Mad Mattezhion
 Professor Bathurst League Australia

Simisear (Black & White)
Today we have our first Poke'mon review for B&W, and it seems to be some weird fire-juggling monkey. Will this be one of the new Poke'mon to fear?
The vital statistics: Simisear is a Fire type non-evolving Stage 1 with 90 HP, Water weakness, a retreat cost of 1 and 2 attacks. The 90 HP is the main concern, with Simisear being an easy 2HKO for all of the popular single energy attacks you'll run up against and the Water weakness makes both Gyarados and Kingdra a nightmare. Any heavier attacks will just roll right over the poor clown you don't want to invest much in the way of resources to get Simisear out and powered up.
Let's see the attacks. Flame Burst is the first attack and for the cost of [r] you deal 20 damage to the Defending Poke'mon and 2 of the opponent's Benched Poke'mon. This is definitely good value for money (or energy) but unless you run a lot of Cherrim SF on your own Bench, you aren't going to be able to deal a lot of damage to the Defending Poke'mon when you need it.
Fury Swipes is the second attack, and it has the heavy damage covered. For the relatively high cost of [c][c][c] you get to flip 3 coins and deal 40 damage per Heads result to the Defending Poke'mon. While Fury Swipes delivers the needed firepower with an optimum damage of 120 (before applying bonuses) the fact that you have to flip for it (which has been the case with every Fury Swipes attack in the history of the TCG) kills the consistency (a 12.5% chance of getting the maximum damage isn't good enough and dealing less than 120 will leave to many Poke'mon damaged but very much able to fight). So this attack gets the gong and Simisear goes from being a good prospect to being prerelease fodder.
On that note, Simisear is brilliant at prerelease and draft events where Flame Burst can quickly stack on the damage as well as finish of a damaged Poke'mon that got away while Fury Swipes becomes worth the investment with an even chance of dealing 80 or more damage (for an all-Colourless attack that is a high number). The Uncommon rarity means you will have decent odds of drafting more than one line of Pansear and Simisear so you can get this little monkey out relatively quickly to dominate the game. Unless your opponent pulled a lot of Panpour and Simipour cards, in which case you are deep in the ca-ca.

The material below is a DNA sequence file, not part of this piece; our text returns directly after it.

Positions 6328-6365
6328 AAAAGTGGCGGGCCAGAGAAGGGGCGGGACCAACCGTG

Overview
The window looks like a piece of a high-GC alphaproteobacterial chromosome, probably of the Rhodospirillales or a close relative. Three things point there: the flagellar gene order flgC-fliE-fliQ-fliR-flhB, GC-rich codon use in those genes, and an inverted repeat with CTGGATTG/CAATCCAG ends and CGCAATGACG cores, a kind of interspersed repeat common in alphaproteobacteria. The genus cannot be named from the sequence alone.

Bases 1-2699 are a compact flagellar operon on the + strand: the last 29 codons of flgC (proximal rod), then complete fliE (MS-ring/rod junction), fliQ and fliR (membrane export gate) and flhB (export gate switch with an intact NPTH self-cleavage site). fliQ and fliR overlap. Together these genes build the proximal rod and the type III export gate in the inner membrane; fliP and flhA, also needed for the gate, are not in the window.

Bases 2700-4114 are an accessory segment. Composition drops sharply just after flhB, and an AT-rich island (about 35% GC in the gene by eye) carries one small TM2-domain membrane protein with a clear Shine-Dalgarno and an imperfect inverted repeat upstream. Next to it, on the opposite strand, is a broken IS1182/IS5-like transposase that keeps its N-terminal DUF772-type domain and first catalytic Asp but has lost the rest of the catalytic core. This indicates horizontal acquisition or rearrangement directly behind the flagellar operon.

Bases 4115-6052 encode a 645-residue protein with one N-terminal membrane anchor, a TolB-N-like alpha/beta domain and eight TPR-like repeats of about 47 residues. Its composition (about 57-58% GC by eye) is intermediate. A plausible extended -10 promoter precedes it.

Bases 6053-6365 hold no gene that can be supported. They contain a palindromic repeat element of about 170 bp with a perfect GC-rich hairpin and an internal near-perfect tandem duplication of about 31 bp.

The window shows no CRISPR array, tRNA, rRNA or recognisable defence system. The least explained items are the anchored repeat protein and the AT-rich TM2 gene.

In the end, the low health coupled with the flippy second attack makes Simisear nothing more than set filler. It's pretty and new players can make good use of it while they are building up their collection but competitive players won't use the poor monkey anywhere except the prerelease.
Modified: 2.5 (Make the second attack cost [r][r][c] with [r] discard for 60 to 2 Poke'mon and boost the HP to 110. Then Simisear wouldn't get laughed and CharPhlosion would have a potential replacement main attacker when the rotation comes around)
Limited: 4 (The HP is not such a problem here, and the spread from Flame Burst is pure gold, especially if you can run a swarm of Simisear and/or Emboar)
Combos with: those other 2 weird monkeys that came out in Black & White. I'm not saying you should actually play them, but they look nice together in the binder.


4/13/11: Simisear(Black & White)
Yay, it's the new Pokemon that I know relatively little about! I probably should play B/W eventually...
Simisear brings up a question that has been discussed to a degree: do certain types favor certain strategies? Personally, while I don't think there's a set strategy, like in Magic, I do think that some types definitely lean towards certain strategies.
Why does Simisear bring up this question? Well, if you ignore the second attack, which is a decent backup attack but probably shouldn't be the main feature of a card, you'll likely notice the first attack, which looks to be a fairly decent spread attack. The problem, in my opinion, is that this card probably needs something else to back it up to spread more damage, and unfortunately, Fire doesn't have many spread cards. In fact, Fire may be the least supported type for spread. I haven't looked it up, but I'd guess that Psychic and Water have plenty of options for spread. As for everything else, well...Fighting had Dark Tyranitar and Earthquake variants that cause damage to both benches, Lightning has decent options, from Manectric PL to Electivire TRI, Metal has various Bronzongs, Colorless has, like, everything, and Dark has more Tyranitars. The only type with less spread support would probably be Grass.
Don't get me wrong, Fire has options, and personally, I think a Simisear/Infernape 4, if built well, should manage to at least not embarrass itself. Otherwise, though, I don't see this guy getting much play.
Modified: 3/5
Limited: 3.5/5
Combos With: Infernape 4